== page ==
Articles Posted in Defects

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Femur Fracture Increase RateThe medical device manufacturer Stryker announced a voluntary recall of both the ABG II and Rejuvenate hip implants due to potential risks involved with the device’s modular neck stems. The company says that the device’s stems are at risk of corrosion or fretting, which could manifest as adverse tissue reaction involving intense swelling and/or pain.

Today, thousands of patients have had the device implanted and are now requiring treatment to reduce debilitating symptoms. Some patients have experienced a significant reaction to the device and need revision surgery for a secondary hip replacement. Unfortunately, developing a femur fracture in surgery can happen accidentally during the removal of the existing device, or is the only alternative if the surgeon needs to break the bone to unlock it from its position.

A Rush to Market A Medical Device Without Extensive Testing

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Stryker Hip Replacements and CorrosionSome of the most popular terms often heard in discussing the Stryker hip recall include “corrosion,” “metal ions” and “metallosis.” As you learn more about the Stryker lawsuits, you may read FDA articles and research studies that frequently use these terms. If you have a Stryker hip implant, you should take care to understand these terms. Those who have Stryker hip implants may be at risk for developing metallosis, which is a type of metal poisoning caused by the release of metal ions into the bloodstream. They may also suffer from corrosion of the Stryker Rejuvenate or ABG II systems, which refers to the wear and tear of the hip implant. Corrosion can cause a person to suffer from extreme pain, swelling, bruising, redness, itching and other uncomfortable conditions.

The U.S. Food and Drug Administration (FDA) has even started reporting on the negative corrosive effects of Stryker hip implants and other metal-on-metal hip devices. After initially approving the Stryker hip systems on June 3, 2008, without extensive clinical safety testing, it seems that the FDA has now reversed its initial decision to approve the product. The FDA later issued warnings about the potential defects in the Stryker hip implants, and these warnings ultimately spurred Stryker Orthopaedics to initiate its own voluntary recall of the Rejuvenate and ABG II systems in April of 2012.

Why Is Metal Corrosion Relevant to the Stryker Hip Implant Recall?

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Failure is High with Hip ReplacementsThe Journal of Bone & Joint Surgery has been leading the way in publishing detailed research that reveals the alarmingly high rates of Stryker hip implant failures. The Journal has published a total of four research studies tracking adverse local tissue reaction and corrosion caused by Stryker hip implants from May 2013 to March 2014. What is most troubling about these research studies is that they feature expert researchers who were once former paid Stryker consultants. Individuals who were once paid to create Stryker hip implants are now speaking out against the dangers and risks associated with the hip implants.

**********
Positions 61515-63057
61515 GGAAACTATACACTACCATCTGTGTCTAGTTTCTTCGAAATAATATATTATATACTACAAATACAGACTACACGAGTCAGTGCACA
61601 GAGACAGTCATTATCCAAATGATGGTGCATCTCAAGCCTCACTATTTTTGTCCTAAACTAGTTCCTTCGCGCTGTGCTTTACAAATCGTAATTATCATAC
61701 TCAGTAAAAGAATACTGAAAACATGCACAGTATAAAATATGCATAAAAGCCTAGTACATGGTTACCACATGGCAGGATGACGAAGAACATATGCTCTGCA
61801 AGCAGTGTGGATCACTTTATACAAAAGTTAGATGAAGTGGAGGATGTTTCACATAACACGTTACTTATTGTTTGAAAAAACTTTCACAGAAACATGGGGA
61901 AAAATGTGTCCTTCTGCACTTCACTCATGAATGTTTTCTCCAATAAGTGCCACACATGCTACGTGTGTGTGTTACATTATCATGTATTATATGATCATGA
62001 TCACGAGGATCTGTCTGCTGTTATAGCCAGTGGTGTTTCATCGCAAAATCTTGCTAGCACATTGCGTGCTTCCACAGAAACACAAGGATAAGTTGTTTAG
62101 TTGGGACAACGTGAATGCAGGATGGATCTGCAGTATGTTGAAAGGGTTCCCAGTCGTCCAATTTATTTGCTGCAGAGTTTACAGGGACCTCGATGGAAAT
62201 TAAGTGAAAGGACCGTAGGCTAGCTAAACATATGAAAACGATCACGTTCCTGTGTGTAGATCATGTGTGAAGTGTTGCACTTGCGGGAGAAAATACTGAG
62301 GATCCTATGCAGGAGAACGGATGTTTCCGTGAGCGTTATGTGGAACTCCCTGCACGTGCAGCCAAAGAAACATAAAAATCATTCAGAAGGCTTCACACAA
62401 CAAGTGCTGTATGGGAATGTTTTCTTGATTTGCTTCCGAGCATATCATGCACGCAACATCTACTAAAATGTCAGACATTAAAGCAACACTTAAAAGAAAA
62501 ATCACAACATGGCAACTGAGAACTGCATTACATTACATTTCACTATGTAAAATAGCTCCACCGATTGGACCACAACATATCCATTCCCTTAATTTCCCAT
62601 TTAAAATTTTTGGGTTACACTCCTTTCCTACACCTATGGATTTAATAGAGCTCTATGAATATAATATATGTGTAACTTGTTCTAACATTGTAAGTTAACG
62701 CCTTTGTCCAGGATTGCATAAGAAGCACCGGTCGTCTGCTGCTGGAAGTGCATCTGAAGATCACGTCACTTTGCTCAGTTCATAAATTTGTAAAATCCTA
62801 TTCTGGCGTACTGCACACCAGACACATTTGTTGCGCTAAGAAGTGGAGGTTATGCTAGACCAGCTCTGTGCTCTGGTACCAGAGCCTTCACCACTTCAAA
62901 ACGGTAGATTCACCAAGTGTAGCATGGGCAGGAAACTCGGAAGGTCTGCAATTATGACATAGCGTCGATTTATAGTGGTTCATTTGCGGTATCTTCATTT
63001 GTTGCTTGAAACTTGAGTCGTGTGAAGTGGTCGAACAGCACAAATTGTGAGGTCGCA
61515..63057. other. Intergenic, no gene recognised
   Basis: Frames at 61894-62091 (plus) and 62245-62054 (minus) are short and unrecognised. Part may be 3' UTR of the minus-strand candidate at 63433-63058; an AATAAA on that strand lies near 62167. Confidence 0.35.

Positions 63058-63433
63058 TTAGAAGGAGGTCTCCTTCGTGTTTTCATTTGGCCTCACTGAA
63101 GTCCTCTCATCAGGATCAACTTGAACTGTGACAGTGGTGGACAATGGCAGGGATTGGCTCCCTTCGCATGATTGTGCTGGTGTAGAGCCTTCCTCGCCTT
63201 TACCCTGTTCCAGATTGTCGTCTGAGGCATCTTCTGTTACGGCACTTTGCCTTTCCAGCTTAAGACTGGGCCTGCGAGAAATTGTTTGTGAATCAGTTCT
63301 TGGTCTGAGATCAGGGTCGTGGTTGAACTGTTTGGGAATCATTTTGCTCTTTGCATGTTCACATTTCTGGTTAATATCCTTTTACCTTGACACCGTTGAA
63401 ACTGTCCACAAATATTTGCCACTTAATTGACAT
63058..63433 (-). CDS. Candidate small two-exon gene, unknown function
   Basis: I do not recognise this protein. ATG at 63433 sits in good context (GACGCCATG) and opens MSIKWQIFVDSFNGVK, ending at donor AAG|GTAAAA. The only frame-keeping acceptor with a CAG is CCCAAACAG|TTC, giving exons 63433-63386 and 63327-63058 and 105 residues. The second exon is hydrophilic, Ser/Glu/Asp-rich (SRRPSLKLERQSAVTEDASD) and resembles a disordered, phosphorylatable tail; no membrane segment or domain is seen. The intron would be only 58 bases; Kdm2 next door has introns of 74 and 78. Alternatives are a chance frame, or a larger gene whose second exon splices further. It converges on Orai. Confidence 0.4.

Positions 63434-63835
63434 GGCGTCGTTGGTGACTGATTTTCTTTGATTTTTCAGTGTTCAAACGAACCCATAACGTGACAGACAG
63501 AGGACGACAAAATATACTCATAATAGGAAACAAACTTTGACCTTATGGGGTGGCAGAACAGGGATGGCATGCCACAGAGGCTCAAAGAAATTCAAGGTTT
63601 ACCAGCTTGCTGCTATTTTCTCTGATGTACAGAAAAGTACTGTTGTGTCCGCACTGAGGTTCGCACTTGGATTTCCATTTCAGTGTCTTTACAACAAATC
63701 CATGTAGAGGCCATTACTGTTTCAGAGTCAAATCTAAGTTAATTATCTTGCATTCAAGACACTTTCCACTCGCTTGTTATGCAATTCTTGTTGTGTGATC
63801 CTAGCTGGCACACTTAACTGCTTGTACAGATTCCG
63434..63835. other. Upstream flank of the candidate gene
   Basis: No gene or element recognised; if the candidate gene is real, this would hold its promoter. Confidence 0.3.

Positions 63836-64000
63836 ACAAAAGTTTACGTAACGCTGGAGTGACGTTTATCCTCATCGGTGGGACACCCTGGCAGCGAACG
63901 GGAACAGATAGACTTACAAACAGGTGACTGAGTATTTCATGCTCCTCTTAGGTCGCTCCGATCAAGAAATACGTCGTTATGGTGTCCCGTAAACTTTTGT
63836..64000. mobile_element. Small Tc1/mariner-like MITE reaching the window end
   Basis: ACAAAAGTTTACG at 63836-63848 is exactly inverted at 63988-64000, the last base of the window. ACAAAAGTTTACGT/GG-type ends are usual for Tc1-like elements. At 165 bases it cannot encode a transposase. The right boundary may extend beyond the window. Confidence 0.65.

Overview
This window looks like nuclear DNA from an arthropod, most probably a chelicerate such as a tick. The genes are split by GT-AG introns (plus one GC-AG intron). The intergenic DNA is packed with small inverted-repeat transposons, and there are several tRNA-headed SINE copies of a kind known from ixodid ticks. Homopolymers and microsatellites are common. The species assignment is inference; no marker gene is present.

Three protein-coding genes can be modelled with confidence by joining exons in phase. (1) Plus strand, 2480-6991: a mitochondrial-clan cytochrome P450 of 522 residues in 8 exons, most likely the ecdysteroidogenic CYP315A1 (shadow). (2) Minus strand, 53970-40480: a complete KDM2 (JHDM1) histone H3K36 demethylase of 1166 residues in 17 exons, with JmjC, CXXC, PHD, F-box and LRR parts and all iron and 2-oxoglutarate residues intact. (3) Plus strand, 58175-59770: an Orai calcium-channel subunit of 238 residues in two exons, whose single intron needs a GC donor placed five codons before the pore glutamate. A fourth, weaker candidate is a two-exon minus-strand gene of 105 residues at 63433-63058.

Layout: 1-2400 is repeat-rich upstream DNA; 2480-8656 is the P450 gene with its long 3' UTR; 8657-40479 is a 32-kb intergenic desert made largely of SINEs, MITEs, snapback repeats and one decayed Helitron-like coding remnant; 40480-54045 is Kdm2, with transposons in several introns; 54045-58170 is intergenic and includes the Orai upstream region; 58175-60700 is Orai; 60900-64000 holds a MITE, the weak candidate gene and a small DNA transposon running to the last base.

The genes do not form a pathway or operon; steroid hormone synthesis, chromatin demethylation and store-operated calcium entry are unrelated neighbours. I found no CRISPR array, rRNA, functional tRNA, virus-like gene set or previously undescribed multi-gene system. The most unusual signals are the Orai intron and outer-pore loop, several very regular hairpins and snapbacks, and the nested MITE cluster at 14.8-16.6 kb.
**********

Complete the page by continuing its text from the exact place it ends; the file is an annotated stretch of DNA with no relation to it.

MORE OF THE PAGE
The most recent research study, “Early Corrosion-Related Failure of the Rejuvenate Modular total Hip Replacement,” has discovered that pain and high Co serum levels in hip implant patients were strong predictors of the need for a revision surgery. Leading the research panel was Dr. Stephen J. Incavo, MD, an individual who once implanted over 100 Stryker Rejuvenate hips. Dr. Incavo also served as a paid Stryker consultant during the time in which he implanted these hips. Ultimately, the research study concluded that the high rate of corrosion-related revision with Stryker Rejuvenate neck stems was “striking.” In other words, the Stryker Rejuvenate hip implants have a tendency to corrode and release metal ions into the bloodstream.

Surmounting Literature Reveals Stryker Rejuvenate Failures

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How Cobalt reacts to the bodyCobalt Poisoning From A Stryker Hip Device

The chemical element cobalt is found in plants, water, rocks and soil, making it naturally absorb in the body through the food and beverages we drink. The cobalt found in what we ingest are in such minuscule trace amounts that they are not toxic in our systems. However, when larger amounts are introduced to our bodies, cobalt can become poisonous and cause extreme harm to our organs as well as death. For those with malfunctioning metal hip implants that contain cobalt, this has become a very real and dangerous risk to their health.